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Oklahoma Teacher Walkout Stretches Into Day Four

Oklahoma teachers continued to rally Wednesday at the state capitol, the third day of a planned teacher walkout. Educators filled the capitol to capacity, urging lawmakers to hear their demands for more education funding.

The Oklahoma Education Association, the state's largest teachers union, wants more money for the classroom and it identified legislation they think would achieve that. One is a bill allowing ball and dice games in casinos, another would repeal some capital gains exemptions.

Jamie Christian teaches 8th grade science at Millwood Arts Academy in Oklahoma City. She spent the day urging lawmakers to back the measures.

"Something we’ve been really looking for is the capital gains, which we’ve been told is just not going to happen. Point blank it’s not going to happen. What we would like to see is more negotiations and compromises to happen between the parties so that they can pass any bills now."

Later in the day, a compromise between parties did take place. The House of Representatives took up a bill that would place a sales tax on Amazon marketplace vendors. House Bill 1019XX would raise approximately $20.5 million.

A bipartisan amendment to that bill, filed by unlikely bedfellows in Democratic Rep. Scott Inman and Republican Rep. John Bennett, directs that $20.5 million of new revenue annually into the funding formula for common education. The bill passed the House floor by a vote of 92 to 7 and now heads to the Senate for consideration.

But, that compromise may represent the final peace offering to teachers rallying at the state capitol. Representative Kevin Wallace, the appropriations chairman, told lawmakers that this is it, HB1019XX was the last new revenue bill they will get to vote on.

"I do not believe you will see another revenue measure on this floor."

Wallace said compromises made to get last week’s revenue package for teacher pay raises passed eliminated the possibility of reinstating the capital gains tax.

After the vote, Republican Majority Floor Leader Jon Echols claimed he had just been notified by the state Senate that they would hear House Bill 1013XX on Thursday. This is the so-called ball and dice games bill that would allow more table games in casinos. It is expected to generate an additional $20 million in revenue.

Whether the bill will be heard, or passed, by the Senate today has yet to be seen.

Amy Radtke, who teaches science at Norman North High School, wasn’t encouraged by discussions with her legislators.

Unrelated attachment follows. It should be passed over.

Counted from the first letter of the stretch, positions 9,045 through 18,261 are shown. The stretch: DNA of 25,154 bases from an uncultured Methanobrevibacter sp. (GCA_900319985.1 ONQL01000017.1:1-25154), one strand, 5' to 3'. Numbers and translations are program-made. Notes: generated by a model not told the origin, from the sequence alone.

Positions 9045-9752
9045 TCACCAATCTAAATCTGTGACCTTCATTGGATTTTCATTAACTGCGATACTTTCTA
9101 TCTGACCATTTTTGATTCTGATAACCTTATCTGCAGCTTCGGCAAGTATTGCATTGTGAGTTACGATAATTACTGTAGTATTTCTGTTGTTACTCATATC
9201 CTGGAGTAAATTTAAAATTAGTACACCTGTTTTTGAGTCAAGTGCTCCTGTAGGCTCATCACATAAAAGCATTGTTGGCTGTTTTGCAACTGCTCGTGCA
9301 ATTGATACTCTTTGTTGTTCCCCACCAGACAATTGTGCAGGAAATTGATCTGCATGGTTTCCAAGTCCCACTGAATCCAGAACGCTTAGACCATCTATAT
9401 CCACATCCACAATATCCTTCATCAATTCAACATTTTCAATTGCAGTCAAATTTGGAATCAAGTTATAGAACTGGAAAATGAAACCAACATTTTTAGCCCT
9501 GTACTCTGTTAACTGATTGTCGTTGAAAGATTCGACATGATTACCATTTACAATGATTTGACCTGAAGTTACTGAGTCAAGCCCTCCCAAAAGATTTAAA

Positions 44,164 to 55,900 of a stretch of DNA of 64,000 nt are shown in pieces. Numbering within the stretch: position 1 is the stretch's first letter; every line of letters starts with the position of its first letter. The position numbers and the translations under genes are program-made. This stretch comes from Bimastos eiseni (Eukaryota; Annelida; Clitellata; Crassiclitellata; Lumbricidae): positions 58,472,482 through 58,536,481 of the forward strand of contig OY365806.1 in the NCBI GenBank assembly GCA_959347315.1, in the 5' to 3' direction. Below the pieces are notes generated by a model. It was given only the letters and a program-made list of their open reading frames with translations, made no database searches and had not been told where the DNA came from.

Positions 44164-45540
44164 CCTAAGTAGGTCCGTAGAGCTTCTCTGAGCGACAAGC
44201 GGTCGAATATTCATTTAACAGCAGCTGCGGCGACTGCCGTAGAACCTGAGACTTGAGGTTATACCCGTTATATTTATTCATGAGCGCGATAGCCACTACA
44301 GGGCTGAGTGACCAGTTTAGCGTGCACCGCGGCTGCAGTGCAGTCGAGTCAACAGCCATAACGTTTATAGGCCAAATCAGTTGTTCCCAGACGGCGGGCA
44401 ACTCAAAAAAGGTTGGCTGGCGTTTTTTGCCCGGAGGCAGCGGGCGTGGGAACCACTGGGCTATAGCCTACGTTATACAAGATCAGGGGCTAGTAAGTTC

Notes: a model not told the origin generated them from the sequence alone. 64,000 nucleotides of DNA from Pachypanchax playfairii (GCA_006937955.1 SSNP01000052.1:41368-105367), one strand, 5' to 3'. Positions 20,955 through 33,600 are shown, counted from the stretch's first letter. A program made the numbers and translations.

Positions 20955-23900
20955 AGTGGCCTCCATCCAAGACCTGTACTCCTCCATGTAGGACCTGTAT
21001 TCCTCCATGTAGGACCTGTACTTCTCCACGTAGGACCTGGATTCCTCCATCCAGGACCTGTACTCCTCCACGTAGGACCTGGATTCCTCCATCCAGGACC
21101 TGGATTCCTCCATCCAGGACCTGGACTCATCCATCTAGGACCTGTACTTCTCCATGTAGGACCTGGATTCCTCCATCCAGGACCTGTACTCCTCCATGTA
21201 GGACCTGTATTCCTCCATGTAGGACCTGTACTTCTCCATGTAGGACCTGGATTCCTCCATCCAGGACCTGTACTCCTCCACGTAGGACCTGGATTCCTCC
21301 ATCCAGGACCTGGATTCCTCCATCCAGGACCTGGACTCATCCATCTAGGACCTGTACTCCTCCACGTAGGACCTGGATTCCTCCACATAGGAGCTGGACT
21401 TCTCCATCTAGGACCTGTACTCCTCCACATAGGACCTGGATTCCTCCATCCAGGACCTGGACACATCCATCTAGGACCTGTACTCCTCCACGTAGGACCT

“We’ve been told that, at least from some of them, they don’t really approve of ball and dice from a religious perspective and that capital gains is a no-go.”

The possible combination of the third party Internet retailer bill and the ball and dice bill would generate a total of $40.5 million. This is the same amount lost by the repeal of the hotel and motel tax last week.

It is unclear if that is enough for teachers to call off the walkout.

For now, dozens of school districts have canceled classes for today, and several have closed schools for Friday as well.

Jacob McCleland / Oklahoma Public Media Exchange /
Jacob McCleland / Oklahoma Public Media Exchange /
Jacob McCleland / Oklahoma Public Media Exchange /
Jacob McCleland / Oklahoma Public Media Exchange /

Copyright 2018 KOSU

In graduate school at the University of Montana, Emily Wendler focused on Environmental Science and Natural Resource reporting with an emphasis on agriculture. About halfway through her Master’s program a professor introduced her to radio and she fell in love. She has since reported for KBGA, the University of Montana’s college radio station and Montana’s PBS Newsbrief. She was a finalist in a national in-depth radio reporting competition for an investigatory piece she produced on campus rape. She also produced in-depth reports on wind energy and local food for Montana Public Radio. She is very excited to be working in Oklahoma City, and you can hear her work on all things from education to agriculture right here on KOSU.
Rachel Hubbard is a 20-year news veteran and serves as KOSU's executive director.
Ryan LaCroix joined KOSU’s staff in 2013. He hosts All Things Considered, Oklahoma Rock Show, Oklahoma Rock Show: Rewind, and Oklahoma Music Minute.
Jacob McCleland spent nine years as a reporter and host at public radio station KRCU in Cape Girardeau, Mo. His stories have appeared on NPR’s Morning Edition and All Things Considered, Here & Now, Harvest Public Media and PRI’s The World. Jacob has reported on floods, disappearing languages, crop duster pilots, anvil shooters, Manuel Noriega, mule jumps and more.
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